Gov. Mike Beebe has prompted a further release of lottery money that he estimates will put scholarship cash in the pockets of another 1,400 college students. His office's release:
After receiving previously unreleased figures from the Arkansas Lottery Commission about available scholarship monies, Governor Mike Beebe has asked the Arkansas Department of Higher Education to fund an additional $5.9 million in lottery scholarships.
"Every incoming freshman who qualified for a lottery scholarship has received one, as have all current college students who have sustained enough credit hours throughout their time in school," Beebe said. "This additional money will allow immediate scholarships to go to more students on the waiting list who are close to completing college and earning a degree."
The additional funding will provide scholarships for the approximately 400 students remaining on the two-year institution waiting list, and for nearly 1,000 students on the four-year institution waiting list.
I have some reporting on the jump, but I'd first like to post the governor's office response to commenters who say they believe qualified applicants have been denied scholarships:
If they send you any information about their specific application that they believe was mishandled or misprocessed, let us know and we’ll get it to the right people at Higher Ed for review.
Again: We're happy to mediate and find out what the situation is.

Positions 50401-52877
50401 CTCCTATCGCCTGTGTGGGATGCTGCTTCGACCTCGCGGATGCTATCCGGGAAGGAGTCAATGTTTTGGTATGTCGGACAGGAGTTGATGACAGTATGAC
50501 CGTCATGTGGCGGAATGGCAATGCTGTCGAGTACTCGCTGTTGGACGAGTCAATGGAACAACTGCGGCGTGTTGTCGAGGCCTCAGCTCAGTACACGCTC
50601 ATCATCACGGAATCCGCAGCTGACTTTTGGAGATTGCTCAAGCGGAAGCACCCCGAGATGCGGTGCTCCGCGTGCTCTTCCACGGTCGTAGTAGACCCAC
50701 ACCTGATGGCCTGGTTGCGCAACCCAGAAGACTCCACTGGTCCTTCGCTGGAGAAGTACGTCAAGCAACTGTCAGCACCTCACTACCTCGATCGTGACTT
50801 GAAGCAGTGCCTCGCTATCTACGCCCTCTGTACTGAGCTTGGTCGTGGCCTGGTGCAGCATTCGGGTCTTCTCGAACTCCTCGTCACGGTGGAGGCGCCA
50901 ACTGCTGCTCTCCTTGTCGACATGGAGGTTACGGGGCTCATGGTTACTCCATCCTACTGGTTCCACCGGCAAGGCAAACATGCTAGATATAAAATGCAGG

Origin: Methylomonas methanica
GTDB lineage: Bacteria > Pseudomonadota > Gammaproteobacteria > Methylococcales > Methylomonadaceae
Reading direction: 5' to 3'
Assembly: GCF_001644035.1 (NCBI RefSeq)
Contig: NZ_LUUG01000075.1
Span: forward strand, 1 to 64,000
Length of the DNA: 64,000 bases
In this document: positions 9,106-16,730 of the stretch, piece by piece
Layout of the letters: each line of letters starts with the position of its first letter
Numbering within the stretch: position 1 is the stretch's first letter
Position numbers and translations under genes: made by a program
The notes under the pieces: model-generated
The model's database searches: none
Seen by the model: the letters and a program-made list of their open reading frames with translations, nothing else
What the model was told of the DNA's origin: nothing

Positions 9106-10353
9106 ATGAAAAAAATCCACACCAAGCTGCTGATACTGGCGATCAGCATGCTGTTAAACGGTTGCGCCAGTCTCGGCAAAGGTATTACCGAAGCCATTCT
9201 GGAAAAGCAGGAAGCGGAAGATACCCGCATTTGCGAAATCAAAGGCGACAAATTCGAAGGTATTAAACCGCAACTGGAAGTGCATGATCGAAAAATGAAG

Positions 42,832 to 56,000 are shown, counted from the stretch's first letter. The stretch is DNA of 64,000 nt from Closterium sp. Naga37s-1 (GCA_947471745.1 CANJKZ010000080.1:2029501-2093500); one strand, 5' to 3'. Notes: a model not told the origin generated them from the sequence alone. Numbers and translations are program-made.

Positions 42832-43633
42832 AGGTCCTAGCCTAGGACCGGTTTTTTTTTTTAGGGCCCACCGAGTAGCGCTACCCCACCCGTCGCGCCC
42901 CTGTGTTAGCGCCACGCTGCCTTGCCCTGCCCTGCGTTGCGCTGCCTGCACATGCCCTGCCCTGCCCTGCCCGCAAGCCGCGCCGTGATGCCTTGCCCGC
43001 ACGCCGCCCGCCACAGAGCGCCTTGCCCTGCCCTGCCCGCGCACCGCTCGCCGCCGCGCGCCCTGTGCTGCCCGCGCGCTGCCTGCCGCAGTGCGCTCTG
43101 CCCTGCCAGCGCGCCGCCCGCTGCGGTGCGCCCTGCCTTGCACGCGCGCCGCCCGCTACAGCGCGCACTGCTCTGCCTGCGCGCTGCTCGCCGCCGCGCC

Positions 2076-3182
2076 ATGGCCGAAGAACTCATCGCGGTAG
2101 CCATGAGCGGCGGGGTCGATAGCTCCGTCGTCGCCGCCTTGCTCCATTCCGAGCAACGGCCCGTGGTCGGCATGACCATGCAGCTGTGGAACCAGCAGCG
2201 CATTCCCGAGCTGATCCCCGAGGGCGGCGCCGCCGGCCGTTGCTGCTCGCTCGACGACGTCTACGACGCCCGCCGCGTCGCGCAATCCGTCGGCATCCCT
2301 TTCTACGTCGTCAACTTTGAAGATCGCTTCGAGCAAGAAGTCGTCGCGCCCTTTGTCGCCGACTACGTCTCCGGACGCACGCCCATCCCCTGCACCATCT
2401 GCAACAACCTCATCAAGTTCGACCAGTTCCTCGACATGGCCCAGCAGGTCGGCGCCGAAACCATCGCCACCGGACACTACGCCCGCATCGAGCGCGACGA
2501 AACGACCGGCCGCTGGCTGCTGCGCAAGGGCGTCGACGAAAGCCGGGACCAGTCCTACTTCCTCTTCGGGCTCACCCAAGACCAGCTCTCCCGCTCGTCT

1) explanations for the $5.9 million miracle. Was somebody trying to build too big a cushion? Can't cipher? What? UPDATE: Beebe's spokesman Matt DeCample says the governor's office first became aware from newspaper reporting today that more money might be available than previously thought. It checked with the Lottery Commission, which confirmed the availability of more money, and Beebe urged that it be transferred.
2) A full breakdown of the numbers on applications. It's been reported that more than 25,000 have received money and 29,000 or so received nothing. Sounds like a lot of disappointment. But that's not a full or accurate picture. As I understand it — and DeCample confirms — every qualifying recent high school graduate and every qualifying "current achiever," or a continuous full-time college student with acceptable grades, received a scholarship.
But thousands of applications came from people who were ineligible or didn't complete the application — 17,000 or so. The source of most complaints is the "non-traditional student." These are students who haven't been continuous full-time students as defined by law (at least 12 hours a semester continuously). With today's money release, some 4,000 or so of those students are still on a waiting list for money. But every single qualifying non-traditional two-year student has qualified for money. Many of these students still on the waiting list have been confused because they've been continuous students and thought they would qualify. But they haven't continuously taken the required number of semester hours.
The final bottom line seems to be that all but 4,000 to 4,500 of 30,000 qualifying applicants received money. All those on the waiting list are four-year, "non-traditional" students. The law had never guaranteed that all those would be covered.